A world without strategy
Is such a place possible? Are we there yet?
Is a world without strategy possible?
Let’s dispense with suspense. There is no world without strategy. It isn’t possible.
Put it this way. Choice-making beings compete, and some will always find a philosophy of success—a North Star and compass—that’ll steer them better than most. (Enter Darwin.)
One of two conditions would have to be true for there to be no strategy.
First, there would have to be no competition, everything and everyone either the same or slotted so perfectly that nobody ever wanted to leave their perfect place in life. No rat race, no dog eat dog, no lions and no lambs. Everyone’s in perfect harmony. Which seems like a nice thought.
Or is it? A completely static society is as static for the individual as it is for society. Society would go nowhere. Society would accomplish nothing. At the individual level this is an extreme version of a caste system, a close-cousin to slavery in that you’re born to wear invisible chains you can never take off.
My PhD advisor was a guy named Colin Gray, a scholar and writer on strategy who’d worked as a political appointee in the Regan administration in the US Department of Defense. So he’d been at the nexus between ideas (his Oxford PhD was on Eisenhower’s nuclear policy) and action. I remember him telling me all about the jousting matches he’d had with historians over a fairly simple concept. Colin argued that strategy existed beyond time, that the strategic function and instinct were there from the time the first ape slapped another ape to get something.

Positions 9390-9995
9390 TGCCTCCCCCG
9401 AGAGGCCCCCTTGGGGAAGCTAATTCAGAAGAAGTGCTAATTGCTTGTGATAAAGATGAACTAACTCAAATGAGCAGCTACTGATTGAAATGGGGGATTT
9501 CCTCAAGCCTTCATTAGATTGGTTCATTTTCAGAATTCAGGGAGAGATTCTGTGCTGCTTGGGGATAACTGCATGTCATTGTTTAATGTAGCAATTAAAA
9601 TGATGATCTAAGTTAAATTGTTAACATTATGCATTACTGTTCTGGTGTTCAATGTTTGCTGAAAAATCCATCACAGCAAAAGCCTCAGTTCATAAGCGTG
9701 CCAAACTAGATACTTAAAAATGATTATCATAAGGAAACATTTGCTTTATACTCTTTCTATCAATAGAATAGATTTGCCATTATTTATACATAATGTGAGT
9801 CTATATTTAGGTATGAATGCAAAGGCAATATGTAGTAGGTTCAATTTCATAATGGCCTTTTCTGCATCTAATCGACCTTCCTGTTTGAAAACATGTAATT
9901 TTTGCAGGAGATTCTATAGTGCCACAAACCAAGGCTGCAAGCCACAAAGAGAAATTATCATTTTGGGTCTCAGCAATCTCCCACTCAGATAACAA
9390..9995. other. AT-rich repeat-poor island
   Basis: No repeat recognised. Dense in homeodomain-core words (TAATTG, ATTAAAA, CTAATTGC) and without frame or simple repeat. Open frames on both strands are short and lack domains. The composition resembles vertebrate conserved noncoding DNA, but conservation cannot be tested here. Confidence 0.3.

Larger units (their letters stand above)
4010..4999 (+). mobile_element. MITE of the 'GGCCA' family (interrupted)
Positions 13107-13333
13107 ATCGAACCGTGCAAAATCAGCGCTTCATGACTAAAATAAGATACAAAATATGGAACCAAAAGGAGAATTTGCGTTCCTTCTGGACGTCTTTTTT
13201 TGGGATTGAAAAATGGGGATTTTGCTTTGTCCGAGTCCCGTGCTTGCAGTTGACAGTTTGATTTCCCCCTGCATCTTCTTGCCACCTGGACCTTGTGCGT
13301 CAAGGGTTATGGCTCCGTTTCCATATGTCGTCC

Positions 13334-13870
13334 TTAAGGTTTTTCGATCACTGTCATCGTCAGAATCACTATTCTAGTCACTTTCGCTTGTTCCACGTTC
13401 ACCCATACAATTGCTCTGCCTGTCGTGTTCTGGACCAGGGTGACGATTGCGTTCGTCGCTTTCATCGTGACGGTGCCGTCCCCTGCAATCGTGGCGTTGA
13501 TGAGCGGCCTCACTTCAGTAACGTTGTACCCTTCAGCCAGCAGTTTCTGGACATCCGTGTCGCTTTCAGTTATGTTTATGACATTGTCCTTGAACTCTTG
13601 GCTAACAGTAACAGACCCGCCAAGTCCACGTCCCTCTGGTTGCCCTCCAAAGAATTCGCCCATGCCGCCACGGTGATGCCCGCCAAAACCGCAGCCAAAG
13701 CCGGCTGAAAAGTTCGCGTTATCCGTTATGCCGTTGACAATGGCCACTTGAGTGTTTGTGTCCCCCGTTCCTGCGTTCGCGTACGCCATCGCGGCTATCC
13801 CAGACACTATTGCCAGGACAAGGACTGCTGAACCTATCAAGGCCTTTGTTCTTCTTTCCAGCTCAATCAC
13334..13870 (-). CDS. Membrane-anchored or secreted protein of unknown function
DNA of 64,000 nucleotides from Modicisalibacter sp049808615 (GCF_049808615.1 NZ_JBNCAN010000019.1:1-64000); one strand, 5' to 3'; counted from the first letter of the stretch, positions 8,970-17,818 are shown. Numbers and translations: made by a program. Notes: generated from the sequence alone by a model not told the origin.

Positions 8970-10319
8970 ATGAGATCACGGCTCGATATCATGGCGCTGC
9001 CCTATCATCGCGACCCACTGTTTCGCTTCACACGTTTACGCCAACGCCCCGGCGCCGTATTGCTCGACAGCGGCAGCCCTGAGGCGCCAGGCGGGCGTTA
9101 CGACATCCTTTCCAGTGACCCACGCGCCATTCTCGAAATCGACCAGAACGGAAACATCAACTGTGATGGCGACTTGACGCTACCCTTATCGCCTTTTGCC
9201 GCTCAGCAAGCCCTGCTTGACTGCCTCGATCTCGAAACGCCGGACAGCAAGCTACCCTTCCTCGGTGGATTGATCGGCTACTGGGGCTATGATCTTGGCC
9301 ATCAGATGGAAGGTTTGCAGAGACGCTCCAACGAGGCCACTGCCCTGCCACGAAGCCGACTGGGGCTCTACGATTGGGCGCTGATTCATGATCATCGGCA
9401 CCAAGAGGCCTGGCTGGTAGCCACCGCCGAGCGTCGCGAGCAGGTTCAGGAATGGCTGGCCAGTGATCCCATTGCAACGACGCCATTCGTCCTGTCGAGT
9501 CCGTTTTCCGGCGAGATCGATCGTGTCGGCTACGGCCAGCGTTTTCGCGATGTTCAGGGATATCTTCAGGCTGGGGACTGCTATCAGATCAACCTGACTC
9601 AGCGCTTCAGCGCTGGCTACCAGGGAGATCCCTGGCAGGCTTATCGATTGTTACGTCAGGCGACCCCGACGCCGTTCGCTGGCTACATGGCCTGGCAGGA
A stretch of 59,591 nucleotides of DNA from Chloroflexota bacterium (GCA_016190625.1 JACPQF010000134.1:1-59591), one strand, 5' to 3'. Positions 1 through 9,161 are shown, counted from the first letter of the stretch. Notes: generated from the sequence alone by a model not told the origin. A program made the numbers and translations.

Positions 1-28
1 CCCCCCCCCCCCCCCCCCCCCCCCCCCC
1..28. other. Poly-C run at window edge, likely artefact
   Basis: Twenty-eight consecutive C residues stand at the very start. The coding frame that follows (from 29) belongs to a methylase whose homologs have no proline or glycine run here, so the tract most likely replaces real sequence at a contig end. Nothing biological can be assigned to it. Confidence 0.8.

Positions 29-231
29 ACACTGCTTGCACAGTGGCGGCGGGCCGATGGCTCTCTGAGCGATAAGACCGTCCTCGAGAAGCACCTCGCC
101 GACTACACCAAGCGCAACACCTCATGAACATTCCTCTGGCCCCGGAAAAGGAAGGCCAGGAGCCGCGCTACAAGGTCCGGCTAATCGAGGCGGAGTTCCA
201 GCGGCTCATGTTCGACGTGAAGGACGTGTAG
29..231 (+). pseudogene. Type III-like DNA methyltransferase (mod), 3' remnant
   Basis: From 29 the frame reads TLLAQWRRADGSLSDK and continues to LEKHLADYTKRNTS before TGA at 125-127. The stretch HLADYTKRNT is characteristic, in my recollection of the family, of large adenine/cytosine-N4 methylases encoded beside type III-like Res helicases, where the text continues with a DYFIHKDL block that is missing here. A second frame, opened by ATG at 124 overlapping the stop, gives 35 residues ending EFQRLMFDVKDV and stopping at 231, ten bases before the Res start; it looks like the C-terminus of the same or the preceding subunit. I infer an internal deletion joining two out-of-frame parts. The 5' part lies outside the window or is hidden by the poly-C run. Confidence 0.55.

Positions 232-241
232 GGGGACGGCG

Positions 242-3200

In contrast, some historians argued that you couldn’t apply a term like “strategy” to criticize historical figures. For example, if the term didn’t come into common use until the 19th Century, how could you use it to castigate Caesar in Roman times, or even evaluate Washington in the 18th century?
Naturally, I’ve come down on Colin’s side. Lack of a word for something doesn’t negate the thing’s existence. Gravity comes to mind. Gravity surely existed before Newton, yet we humans just lacked an explanation for the phenomenon and had yet to widely share a useful term.
So it doesn’t seem appropriate to insist strategy didn’t exist in the time before the word came into popular usage.
It’s hardwired into most of us, or at least some of us, to reach for success in life. No matter how low the stakes. Maybe it’s the next math test, and a student’s worked out a way to hold mathematical patterns in their head in such a way that increases odds for outcompeting others. Maybe it’s a guy or gal angling for their next date, maybe it’s leaning in to one project at work over all others on the odds that one will bring outsized rewards, or maybe it’s a general choosing when and where to attack.
The point is a world without strategy would mean either that we’d be kept from any and all competition, or we’d all have lost our will for success.
I find it hard to believe that world ever could exist.
But I equally believe it already does exist for some people, some people that choose not to engage to improve or succeed, or that have convinced themselves that they cannot.